All their oaths and execrations, and those which are of any weight with them (even among the Christians) are, thus expressed: “So may the crocodile kill him!” They call the crocodile buhaya in their language. It has happened when someone has sworn falsely, or when he has broken his word, that then some accident has occurred to him with the crocodile, which God, whom he offends, has so permitted for the sake of the authority and purity of the truth, and the promise of it.

They generally worship and adore the crocodiles when they see them, by kneeling down and clasping their hands, because of the harm that they receive from those reptiles; they believe that by so doing the crocodiles will become appeased and leave them.

Their oaths, execrations, and promises are all as above mentioned, namely, “May buhayan [buwaya] eat thee, if thou dost not speak truth, or fulfil what thou hast promised,” and similar things.”

On the other hand, a detailed description of ancient Filipino crocodile hunting was included in an old Spanish document titled “Conquista de las Islas Malucas.”

The authorship of the account dated 1609 was attributed to Alonso Martin and published by the licentiate Bartolomé Leonardo de Argensola, Madrid. Describing the natives’ unique and incredible method of hunting, Martin wrote, “Indians are found so courageous that, notwithstanding the fierceness of those animals, they kill them with their hands.

They cover the left hand and arm with a glove made from buffalo hide, and hold therein a stake or peg, somewhat longer than a tercia, and about as thick as the wrist, and sharpened at both ends. Then they enter the river until the water reaches the waist.

The crocodile rushes upon the Indian with open mouth to devour him. The latter presents to it his protected arm and the hand with the stake, so that the beast may seize it, and runs it into the animal’s mouth in such a position that it cannot shut its mouth or make use of its strong teeth to attack its slayer.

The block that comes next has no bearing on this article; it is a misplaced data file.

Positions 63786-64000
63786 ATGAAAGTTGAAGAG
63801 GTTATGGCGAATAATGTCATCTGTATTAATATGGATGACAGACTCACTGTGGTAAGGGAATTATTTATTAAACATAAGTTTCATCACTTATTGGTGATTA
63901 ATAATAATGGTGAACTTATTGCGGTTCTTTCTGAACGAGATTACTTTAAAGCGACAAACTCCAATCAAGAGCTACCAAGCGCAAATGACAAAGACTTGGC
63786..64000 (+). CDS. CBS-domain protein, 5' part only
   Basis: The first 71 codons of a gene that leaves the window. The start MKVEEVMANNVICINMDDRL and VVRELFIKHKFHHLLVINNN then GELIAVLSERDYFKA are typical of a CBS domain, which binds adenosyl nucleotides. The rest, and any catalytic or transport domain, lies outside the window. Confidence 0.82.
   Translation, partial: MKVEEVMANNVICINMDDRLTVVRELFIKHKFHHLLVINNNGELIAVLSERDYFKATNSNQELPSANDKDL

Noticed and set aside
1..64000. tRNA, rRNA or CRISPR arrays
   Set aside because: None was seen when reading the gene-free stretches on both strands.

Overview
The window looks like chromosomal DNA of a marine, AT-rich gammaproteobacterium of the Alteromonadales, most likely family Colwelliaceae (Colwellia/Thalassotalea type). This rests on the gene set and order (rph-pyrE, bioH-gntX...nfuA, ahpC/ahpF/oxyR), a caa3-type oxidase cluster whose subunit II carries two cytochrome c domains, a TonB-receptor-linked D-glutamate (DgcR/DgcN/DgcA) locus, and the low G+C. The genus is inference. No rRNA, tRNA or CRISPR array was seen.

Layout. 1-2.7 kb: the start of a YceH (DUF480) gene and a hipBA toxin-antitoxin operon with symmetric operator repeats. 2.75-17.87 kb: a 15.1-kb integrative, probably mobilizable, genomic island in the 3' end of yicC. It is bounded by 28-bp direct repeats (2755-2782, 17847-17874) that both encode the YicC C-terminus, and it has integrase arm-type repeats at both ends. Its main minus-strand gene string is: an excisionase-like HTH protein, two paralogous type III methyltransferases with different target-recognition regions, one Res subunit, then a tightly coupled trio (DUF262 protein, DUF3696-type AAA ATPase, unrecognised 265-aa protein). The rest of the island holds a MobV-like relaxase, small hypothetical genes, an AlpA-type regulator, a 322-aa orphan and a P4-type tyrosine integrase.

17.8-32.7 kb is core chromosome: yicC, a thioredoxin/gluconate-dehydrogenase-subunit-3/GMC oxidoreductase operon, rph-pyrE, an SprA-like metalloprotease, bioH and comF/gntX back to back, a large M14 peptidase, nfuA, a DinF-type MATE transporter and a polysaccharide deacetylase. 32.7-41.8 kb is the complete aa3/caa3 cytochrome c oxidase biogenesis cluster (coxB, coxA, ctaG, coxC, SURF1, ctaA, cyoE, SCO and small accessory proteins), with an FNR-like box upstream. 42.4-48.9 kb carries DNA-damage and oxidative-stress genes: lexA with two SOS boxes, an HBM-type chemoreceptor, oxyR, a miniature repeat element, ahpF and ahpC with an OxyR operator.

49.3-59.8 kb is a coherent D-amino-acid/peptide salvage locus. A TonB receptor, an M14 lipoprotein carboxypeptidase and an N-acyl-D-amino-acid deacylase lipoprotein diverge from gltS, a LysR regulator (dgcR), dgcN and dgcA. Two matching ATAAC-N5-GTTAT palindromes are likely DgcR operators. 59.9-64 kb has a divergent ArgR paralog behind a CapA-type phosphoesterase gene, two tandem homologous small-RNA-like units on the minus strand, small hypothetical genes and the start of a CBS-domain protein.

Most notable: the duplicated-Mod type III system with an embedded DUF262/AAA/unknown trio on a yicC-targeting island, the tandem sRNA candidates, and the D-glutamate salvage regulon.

Feeling the pain of the sharp stake the crocodile becomes so docile that it neither resists nor attacks, nor dares move, for the slightest movement causes it pain. Thereupon the barbarian, pulling strongly on the stake, wounds the beast repeatedly with a dagger (carried in the right hand) in the throat, until it bleeds to death.

Then it is drawn ashore with lines and ropes, with the aid of other Indians who unite to drag it in; and many are needed, because of the huge bodies of those crocodiles. They resemble lizards, but are furnished with scales so strong that scarce can an arquebus-shot dent them.

The only vulnerable spots are the throat and under parts of the legs [i.e., where they join the body], where nature has given them a certain sweet odor, which the Indians use.

The Filipinos are more courageous than their other neighbors. The Spaniards and creoles do not belie their high origin.”